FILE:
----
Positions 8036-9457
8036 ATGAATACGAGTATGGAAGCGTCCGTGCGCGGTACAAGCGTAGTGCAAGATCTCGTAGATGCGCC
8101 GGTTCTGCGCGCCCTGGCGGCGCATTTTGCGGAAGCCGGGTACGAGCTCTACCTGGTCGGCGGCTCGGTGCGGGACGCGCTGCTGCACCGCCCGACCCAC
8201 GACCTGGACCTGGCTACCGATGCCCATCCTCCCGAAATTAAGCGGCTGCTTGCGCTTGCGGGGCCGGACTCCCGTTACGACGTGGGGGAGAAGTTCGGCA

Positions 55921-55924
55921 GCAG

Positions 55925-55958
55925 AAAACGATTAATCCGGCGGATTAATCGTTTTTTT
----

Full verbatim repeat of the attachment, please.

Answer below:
Positions 8036-9457
8036 ATGAATACGAGTATGGAAGCGTCCGTGCGCGGTACAAGCGTAGTGCAAGATCTCGTAGATGCGCC
8101 GGTTCTGCGCGCCCTGGCGGCGCATTTTGCGGAAGCCGGGTACGAGCTCTACCTGGTCGGCGGCTCGGTGCGGGACGCGCTGCTGCACCGCCCGACCCAC
8201 GACCTGGACCTGGCTACCGATGCCCATCCTCCCGAAATTAAGCGGCTGCTTGCGCTTGCGGGGCCGGACTCCCGTTACGACGTGGGGGAGAAGTTCGGCA

Positions 55921-55924
55921 GCAG

Positions 55925-55958
55925 AAAACGATTAATCCGGCGGATTAATCGTTTTTTT